Insulin resistance linked to brain health in elderly

February 1, 2012

New research from Uppsala University shows that reduced insulin sensitivity is linked to smaller brain size and deteriorated language skills in seniors. The findings are now published in the scientific journal Diabetes Care.

The main hormonal function of insulin is to support the uptake and use of glucose in muscles and fat tissues. However, in an earlier article recently published in Molecular Neurobiology, Christian Benedict from the Department of Neuroscience at Uppsala University has reported that when insulin reaches the brain, it enhances in humans. As insulin's capacity to stimulate generally declines with age, it may also be that it affects the rate of cognitive aging in seniors.

In a new study, Christian Benedict, together with colleagues from Uppsala University (Samantha Brooks, Håkan Ahlström, Lars Lind, and Helgi Schiöth), the UK, and the US, have systematically studied 331 men and women at the age of 75 years. The researchers examined whether insulin sensitivity is tied to brain health. The brain structure of each participant was measured using magnetic imaging technology, so-called MRT, and their language skills were tested by asking them to name as many animals as possible in one minute (so-called verbal fluency).

"We found that in elderly whose insulin sensitivity was still high, the brains were larger, and they had more grey matter in regions that are important for language skills, compared with those who had diminished insulin sensitivity. We also observed that higher insulin sensitivity was associated with better scores on the language test. Our findings offer a possible explanation for why methods that improve , such as exercise, are promising strategies for counteracting cognitive aging late in life," says Christian Benedict.

Explore further: Lack of sleep makes your brain hungry

More information: The data for the study were taken from the major epidemiological study Prospective Investigation of the Vasculature in Uppsala Seniors (PIVUS).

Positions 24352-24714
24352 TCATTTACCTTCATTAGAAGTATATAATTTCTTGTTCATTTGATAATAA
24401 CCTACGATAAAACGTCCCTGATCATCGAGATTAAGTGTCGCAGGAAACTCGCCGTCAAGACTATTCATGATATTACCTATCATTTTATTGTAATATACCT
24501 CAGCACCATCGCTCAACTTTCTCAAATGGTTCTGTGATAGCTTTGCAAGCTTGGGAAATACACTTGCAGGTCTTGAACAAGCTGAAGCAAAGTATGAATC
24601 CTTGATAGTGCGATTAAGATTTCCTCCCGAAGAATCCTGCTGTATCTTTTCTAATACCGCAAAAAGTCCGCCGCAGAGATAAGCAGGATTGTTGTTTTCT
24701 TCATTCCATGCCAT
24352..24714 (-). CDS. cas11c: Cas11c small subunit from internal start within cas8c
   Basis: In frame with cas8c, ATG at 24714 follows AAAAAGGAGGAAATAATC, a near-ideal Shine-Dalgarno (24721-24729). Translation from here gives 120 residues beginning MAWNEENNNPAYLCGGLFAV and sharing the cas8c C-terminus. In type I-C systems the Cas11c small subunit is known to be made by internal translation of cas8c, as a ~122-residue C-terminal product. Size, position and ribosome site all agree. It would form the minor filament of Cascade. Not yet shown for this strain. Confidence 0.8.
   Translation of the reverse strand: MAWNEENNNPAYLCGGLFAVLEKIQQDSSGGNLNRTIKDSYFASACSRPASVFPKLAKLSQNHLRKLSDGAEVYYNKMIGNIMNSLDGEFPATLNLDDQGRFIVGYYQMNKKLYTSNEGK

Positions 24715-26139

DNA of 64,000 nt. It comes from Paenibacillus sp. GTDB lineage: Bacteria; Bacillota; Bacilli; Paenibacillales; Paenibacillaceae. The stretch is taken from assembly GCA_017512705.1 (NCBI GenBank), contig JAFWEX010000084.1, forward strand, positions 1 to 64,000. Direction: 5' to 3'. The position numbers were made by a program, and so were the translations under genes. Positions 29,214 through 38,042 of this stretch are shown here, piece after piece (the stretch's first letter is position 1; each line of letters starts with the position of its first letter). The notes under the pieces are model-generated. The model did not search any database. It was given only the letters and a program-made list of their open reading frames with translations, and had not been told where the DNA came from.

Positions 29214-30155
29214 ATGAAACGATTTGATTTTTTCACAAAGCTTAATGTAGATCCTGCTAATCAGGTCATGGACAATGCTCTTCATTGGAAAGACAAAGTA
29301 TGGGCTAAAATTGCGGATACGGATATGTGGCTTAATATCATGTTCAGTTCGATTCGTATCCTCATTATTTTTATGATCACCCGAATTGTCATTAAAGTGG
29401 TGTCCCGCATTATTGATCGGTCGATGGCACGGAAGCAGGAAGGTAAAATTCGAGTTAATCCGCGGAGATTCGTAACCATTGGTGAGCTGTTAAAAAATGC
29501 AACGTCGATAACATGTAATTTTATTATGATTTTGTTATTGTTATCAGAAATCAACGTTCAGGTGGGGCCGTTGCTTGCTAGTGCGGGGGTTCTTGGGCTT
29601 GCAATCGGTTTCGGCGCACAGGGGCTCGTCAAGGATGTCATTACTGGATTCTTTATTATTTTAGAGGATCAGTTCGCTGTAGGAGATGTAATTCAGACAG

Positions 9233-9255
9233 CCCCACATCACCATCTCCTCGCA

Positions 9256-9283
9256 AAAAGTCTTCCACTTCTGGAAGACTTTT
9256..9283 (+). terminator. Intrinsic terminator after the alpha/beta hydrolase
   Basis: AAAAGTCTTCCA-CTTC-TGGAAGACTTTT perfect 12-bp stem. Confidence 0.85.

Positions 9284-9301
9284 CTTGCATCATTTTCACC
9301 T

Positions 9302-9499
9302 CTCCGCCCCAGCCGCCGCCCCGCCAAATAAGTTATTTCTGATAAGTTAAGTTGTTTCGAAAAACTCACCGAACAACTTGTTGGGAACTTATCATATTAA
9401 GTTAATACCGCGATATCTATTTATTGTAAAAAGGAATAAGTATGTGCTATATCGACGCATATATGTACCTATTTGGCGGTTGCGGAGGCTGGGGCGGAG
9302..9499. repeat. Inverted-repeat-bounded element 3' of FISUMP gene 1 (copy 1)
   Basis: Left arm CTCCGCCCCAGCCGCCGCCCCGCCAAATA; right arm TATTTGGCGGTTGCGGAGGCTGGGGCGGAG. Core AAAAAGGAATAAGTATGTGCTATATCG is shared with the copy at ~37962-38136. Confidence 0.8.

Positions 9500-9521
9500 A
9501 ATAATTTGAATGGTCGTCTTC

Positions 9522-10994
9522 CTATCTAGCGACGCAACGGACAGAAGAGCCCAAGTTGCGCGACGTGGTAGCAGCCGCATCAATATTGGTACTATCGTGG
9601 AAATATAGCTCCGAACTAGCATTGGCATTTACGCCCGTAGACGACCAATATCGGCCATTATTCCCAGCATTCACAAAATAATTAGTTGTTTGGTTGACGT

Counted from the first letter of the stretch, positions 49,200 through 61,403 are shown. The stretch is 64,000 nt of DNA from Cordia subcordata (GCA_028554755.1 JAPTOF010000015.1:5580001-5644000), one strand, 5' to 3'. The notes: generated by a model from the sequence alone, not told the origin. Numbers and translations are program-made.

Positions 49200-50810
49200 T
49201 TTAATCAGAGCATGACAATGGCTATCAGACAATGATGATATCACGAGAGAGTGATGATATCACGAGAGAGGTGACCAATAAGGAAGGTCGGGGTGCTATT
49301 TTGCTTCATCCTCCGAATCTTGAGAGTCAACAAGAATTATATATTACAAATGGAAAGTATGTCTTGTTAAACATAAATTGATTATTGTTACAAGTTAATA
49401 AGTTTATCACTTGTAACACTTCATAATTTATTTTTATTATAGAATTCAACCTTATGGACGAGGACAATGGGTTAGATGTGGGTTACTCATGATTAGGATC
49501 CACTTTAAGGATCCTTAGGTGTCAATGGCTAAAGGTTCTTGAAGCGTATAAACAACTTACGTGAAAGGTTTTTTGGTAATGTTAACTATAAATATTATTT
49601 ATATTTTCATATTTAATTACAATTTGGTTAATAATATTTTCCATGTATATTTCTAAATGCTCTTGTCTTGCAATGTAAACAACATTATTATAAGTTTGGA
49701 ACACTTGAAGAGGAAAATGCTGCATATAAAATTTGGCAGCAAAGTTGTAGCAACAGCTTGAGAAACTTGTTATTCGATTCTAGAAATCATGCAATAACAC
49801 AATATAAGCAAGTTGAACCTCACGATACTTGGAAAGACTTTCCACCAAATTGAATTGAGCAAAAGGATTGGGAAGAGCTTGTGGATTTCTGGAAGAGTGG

Benedict C et al. Impaired insulin sensitivity as indexed by the HOMA score is associated with deficits in verbal fluency and temporal lobe gray matter volume in elderly. Diabetes Care, in press.

Related Stories

Lack of sleep makes your brain hungry

January 18, 2012

New research from Uppsala University, Sweden, shows that a specific brain region that contributes to a person's appetite sensation is more activated in response to food images after one night of sleep loss than after one ...

Recommended for you

Zika virus infection alters human and viral RNA

October 20, 2016

Researchers at University of California San Diego School of Medicine have discovered that Zika virus infection leads to modifications of both viral and human genetic material. These modifications—chemical tags known as ...

Food-poisoning bacteria may be behind Crohn's disease

October 19, 2016

People who retain a particular bacterium in their gut after a bout of food poisoning may be at an increased risk of developing Crohn's disease later in life, according to a new study led by researchers at McMaster University.

Neurodevelopmental model of Zika may provide rapid answers

October 19, 2016

A newly published study from researchers working in collaboration with the Regenerative Bioscience Center at the University of Georgia demonstrates fetal death and brain damage in early chick embryos similar to microcephaly—a ...

Scientists uncover new facets of Zika-related birth defects

October 17, 2016

In a study that could one day help eliminate the tragic birth defects caused by Zika virus, scientists from the Florida campus of The Scripps Research Institute (TSRI) have elucidated how the virus attacks the brains of newborns, ...


Please sign in to add a comment. Registration is free, and takes less than a minute. Read more

Click here to reset your password.
Sign in to get notified via email when new comments are made.